On a silicon substrate 30 possibly coated with a fine etching barrier layer 33 (made of silicon nitride), there is deposited a sacrificial or sacrificed layer of polycrystalline silicon 35.

This layer is photoetched to leave a zone of polycrystalline silicon at the position of each microsensor.

Then, a fine layer of silicon nitride 36 is deposited on the entire surface of the substrate, and then a second layer of polycrystalline silicon 38. This second layer is etched to make bridges of piezoelectric resistors (a Wheatstone bridge of four resistors) each corresponding to a pressure microsensor.

One or more resistors of a bridge are deposited above polycrystalline silicon zones of the first layer. Then a second layer of silicon nitride 40 is deposited to protect the resistors.

The next step consists in making holes 42 in the layers of silicon nitride, beside the resistors but above the zones of the first polycrystalline silicon layer 35.

Through these holes, access is obtained to the first polycrystalline silicon layer 35, through the two nitride layers 36 and 40.

A wet etching (KOH) is performed to corrode the polycrystalline silicon wherever it is not protected. The corrosion is achieved through the holes 42 and the totality of the sacrificial layer 35 is removed through these holes. The silicon is protected elsewhere by the nitride layers and by the etching barrier layer 33.

A cavity 44 then remains beneath the piezoelectric resistors which are then suspended over a stretched insulator layer that may undergo deformation when pressure is exerted on them.

The stretched insulator layer is herein constituted by the silicon nitride layers 36 and 40 forming a diaphragm 46 suspended above the cavity 44. The side walls of the cavity are made of silicon nitride. The bottom consists of a thin etching barrier layer 33 lying on the substrate.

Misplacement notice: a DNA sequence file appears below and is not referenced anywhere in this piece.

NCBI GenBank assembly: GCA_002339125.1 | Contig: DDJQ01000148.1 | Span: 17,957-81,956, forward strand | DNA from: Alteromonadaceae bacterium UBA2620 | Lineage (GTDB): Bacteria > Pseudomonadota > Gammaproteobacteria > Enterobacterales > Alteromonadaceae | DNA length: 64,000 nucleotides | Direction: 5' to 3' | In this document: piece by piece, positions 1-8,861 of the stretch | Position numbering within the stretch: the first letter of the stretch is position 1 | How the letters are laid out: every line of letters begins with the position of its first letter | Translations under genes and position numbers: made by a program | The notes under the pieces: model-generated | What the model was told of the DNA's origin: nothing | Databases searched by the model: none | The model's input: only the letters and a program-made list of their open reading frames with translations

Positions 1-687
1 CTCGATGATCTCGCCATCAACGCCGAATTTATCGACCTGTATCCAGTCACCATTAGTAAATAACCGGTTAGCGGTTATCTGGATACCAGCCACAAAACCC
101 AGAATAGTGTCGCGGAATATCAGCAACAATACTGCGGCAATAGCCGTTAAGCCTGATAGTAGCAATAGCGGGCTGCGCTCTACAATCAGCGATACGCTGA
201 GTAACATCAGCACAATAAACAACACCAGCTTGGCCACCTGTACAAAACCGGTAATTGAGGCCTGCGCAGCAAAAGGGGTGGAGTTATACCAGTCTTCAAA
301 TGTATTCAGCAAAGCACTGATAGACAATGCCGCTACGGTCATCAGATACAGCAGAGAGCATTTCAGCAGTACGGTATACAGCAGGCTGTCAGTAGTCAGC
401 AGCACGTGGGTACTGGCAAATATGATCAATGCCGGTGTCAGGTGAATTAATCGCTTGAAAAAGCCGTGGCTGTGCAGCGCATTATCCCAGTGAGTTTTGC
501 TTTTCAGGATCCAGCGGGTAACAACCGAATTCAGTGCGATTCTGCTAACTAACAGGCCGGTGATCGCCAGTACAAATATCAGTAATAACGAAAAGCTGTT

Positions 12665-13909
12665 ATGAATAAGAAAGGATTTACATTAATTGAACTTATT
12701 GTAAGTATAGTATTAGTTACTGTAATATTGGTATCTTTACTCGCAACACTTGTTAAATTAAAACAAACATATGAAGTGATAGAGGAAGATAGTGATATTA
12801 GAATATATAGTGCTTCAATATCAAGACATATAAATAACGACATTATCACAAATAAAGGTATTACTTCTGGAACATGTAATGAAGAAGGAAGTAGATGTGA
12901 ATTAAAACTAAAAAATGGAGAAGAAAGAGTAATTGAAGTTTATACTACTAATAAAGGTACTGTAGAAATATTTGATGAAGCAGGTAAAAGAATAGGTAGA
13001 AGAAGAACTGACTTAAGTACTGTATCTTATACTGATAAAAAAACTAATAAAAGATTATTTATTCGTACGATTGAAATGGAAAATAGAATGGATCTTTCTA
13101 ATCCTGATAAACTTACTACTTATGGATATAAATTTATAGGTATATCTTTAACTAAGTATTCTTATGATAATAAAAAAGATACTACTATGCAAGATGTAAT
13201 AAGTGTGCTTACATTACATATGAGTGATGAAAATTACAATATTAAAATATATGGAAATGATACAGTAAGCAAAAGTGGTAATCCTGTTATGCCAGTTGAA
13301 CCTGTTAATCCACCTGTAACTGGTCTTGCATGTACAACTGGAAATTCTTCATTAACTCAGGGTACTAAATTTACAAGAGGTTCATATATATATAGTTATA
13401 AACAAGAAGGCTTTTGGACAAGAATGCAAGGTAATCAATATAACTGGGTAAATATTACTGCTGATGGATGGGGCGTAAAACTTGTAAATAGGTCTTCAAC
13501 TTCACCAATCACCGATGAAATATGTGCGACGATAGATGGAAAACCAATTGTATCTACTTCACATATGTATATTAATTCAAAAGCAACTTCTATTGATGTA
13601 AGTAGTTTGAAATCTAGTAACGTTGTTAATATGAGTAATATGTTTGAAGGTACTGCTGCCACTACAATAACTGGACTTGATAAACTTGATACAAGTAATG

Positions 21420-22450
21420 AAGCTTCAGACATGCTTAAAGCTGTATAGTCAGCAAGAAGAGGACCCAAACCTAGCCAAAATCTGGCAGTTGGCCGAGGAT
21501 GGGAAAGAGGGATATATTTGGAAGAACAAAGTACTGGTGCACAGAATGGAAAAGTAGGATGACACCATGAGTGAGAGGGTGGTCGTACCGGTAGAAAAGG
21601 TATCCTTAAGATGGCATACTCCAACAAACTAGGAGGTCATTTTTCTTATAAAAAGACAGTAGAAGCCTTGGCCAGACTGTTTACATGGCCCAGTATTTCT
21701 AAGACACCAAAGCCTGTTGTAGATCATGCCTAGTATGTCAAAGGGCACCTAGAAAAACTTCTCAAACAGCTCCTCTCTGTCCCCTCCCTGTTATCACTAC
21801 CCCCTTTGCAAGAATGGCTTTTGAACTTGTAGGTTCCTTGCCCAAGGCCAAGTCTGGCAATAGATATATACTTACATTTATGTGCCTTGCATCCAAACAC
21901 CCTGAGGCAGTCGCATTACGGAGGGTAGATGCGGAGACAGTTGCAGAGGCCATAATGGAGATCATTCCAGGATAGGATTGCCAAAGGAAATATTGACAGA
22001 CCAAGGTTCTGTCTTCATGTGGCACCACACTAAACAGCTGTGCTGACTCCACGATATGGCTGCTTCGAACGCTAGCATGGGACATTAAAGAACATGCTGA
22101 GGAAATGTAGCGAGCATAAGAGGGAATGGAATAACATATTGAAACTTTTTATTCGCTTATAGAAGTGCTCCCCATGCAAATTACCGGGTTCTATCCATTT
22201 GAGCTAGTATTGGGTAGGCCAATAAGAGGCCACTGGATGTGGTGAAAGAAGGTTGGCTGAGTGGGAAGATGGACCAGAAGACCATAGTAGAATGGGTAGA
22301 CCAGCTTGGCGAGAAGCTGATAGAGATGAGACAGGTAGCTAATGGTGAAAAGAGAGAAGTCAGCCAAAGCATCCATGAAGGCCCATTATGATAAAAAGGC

When the etching is over, it is possible to redeposit the silicon nitride 48 in order to plug the holes 42 and thus seal the cavities.

The electronic control and processing circuits are formed simultaneously by standard operations of deposition and etching using CMOS technology, some of the above steps being common with steps for the making of CMOS circuits and all the steps being in any case compatible with the making of CMOS circuits on the same substrate.

The flexible protection layer 32 (FIG. 4) made of silicone or a similar material is deposited at the end of the method, after the standard steps of final passivation (deposition of layers of silica or the like) in integrated circuits.

The following is a detailed description of an exemplary embodiment of the pressure microsensors using capacitive effect or using microcontactors. In both cases, the method of manufacture is the same. Only the thickness of the diaphragm changes to enable or not enable the setting up of a contact. One order of magnitude of this thickness is 0.5 μm.

In this exemplary embodiment illustrated in FIGS. 6A-6E, the same references are used to designate the same elements as those in the description of FIGS. 5A-5D.

On a silicon substrate, there is deposited a layer of metal (for example Au or Ti) which will be used either as a first electrode 51 of a variable capacitor or as a first terminal of a microcontactor.